This is not only due to the fact that Unity lacks a truly modular and formalized package dependency system, but also because it doensn't really enforce (or even suggest) an over-arching structure for the source-code in a game. As such, lacking any formalized framework or guidelines to follow, it's an extremely commmon problem in Unity that as a game grows large it becomes increasingly harder to develop.

One great example is this job-posting from Finji games in which they're struggling so much with their Unity-based spaghetti code problem that they're looking to hire a new team-member just to "come fix it". This loss in productivity ends up costing real game studios real money.

The UI Problem

Really the reasons listed above represent the most important reasons why we've chosen not to use Unity, but there's still more.

At WindFish Studio, we're writing a game which is extremely heavy in UI (User Interface). In simulation/strategy games we have to communicate a lot of data to the user, which can easily get out of control and become overwhelming unless we have a sophisticated UI engine with which to do it. At present, the most used virtual machine on earth is the web browser (or "navigator"), which specializes in presenting highly-customizable "rich" user interface to the user, while also providing a truly agile framework to the developer. These are sophisticated front-end UI development technologies which themselves have been in development for over twenty years.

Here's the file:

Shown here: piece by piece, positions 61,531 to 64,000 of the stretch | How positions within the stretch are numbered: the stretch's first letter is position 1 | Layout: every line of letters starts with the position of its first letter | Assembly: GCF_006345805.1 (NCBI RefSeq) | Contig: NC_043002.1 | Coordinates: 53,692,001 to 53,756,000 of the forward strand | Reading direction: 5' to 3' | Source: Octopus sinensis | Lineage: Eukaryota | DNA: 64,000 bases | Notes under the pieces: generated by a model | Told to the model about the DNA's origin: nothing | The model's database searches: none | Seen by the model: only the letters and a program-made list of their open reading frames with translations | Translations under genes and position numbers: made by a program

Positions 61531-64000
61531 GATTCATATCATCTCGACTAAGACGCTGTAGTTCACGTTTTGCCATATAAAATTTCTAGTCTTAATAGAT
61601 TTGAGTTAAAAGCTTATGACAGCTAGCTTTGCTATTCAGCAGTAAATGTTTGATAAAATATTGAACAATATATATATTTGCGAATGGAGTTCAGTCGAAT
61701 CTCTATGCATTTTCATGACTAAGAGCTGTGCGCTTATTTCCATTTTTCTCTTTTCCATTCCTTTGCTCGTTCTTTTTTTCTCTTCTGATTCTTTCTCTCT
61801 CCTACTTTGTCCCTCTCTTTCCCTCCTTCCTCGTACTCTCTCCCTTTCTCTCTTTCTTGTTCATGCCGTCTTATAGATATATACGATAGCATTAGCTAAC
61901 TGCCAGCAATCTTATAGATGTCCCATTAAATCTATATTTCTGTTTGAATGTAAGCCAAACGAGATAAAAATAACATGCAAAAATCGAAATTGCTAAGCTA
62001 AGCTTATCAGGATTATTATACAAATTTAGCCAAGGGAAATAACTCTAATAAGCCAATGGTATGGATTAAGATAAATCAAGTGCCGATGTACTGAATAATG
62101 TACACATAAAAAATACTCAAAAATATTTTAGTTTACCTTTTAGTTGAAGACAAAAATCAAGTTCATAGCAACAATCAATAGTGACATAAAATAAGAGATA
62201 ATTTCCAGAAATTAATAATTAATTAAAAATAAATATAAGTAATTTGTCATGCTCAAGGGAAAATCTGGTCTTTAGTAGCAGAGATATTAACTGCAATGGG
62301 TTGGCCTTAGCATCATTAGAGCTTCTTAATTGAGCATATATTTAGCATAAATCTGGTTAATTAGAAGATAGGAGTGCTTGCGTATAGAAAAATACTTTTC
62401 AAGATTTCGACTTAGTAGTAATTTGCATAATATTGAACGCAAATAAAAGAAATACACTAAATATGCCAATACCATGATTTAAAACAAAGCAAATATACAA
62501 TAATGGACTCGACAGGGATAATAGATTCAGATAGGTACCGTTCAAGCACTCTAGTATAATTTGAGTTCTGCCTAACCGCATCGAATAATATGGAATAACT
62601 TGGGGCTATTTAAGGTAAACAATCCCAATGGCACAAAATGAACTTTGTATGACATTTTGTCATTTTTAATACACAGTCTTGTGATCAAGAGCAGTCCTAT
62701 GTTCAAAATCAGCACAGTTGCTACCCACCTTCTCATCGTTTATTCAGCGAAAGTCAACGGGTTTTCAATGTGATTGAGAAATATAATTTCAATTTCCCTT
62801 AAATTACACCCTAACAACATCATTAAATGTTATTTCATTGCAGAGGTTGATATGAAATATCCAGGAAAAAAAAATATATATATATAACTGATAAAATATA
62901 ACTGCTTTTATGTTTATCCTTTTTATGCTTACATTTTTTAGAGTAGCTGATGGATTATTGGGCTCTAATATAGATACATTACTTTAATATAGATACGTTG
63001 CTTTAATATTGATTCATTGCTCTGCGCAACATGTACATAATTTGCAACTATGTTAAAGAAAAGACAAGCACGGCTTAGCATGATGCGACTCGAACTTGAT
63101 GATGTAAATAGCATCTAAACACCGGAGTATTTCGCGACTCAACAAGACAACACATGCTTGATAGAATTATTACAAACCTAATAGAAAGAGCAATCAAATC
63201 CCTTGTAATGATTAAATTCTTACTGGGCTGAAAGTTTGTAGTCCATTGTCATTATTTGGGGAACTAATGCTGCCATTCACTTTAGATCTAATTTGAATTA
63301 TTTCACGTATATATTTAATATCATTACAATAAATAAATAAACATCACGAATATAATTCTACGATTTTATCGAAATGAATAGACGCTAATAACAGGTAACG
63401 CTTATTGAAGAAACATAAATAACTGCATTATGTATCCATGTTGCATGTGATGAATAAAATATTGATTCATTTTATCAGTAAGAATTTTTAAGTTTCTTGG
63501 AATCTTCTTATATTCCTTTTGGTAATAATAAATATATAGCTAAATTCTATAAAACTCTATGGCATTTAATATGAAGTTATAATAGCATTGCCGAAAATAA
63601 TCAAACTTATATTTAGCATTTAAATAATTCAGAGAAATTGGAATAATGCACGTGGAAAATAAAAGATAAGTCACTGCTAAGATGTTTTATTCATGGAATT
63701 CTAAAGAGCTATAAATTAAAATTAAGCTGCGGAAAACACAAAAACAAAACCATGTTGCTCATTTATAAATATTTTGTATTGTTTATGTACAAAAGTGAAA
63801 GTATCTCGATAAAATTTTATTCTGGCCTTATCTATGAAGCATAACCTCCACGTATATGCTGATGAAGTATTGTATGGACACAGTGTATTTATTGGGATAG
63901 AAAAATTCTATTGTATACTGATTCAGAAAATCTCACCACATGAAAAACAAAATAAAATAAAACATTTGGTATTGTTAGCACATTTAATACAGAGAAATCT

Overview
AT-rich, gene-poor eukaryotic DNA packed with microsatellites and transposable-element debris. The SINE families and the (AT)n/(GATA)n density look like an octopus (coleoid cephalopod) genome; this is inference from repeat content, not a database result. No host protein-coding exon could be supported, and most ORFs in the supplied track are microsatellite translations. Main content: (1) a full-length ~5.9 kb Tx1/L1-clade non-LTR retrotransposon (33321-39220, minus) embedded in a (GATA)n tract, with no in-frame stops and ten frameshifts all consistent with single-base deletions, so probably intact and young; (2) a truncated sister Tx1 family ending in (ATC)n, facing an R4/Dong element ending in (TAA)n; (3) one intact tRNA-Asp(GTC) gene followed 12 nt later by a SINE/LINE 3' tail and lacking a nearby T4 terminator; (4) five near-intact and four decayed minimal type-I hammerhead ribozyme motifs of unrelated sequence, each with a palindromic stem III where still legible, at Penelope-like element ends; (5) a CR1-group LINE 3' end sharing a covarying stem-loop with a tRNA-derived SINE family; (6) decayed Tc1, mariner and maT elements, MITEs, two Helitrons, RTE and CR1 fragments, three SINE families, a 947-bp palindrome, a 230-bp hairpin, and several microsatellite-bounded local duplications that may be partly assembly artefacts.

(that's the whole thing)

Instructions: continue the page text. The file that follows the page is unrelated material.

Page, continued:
As well, in recent years it's not uncommon for a multiplatform games to run on extremely variable screen sizes. A single game might need to run on a screen as small as a smartphone, scaling all the way up to an 8K television screen. The UI in the game has to be responsive to those changes in screen-size. Leveraging traditional "web" technologies ends up being a fantastically simple way to overcome these issues without having to re-write lots of code or many versions of the same UI.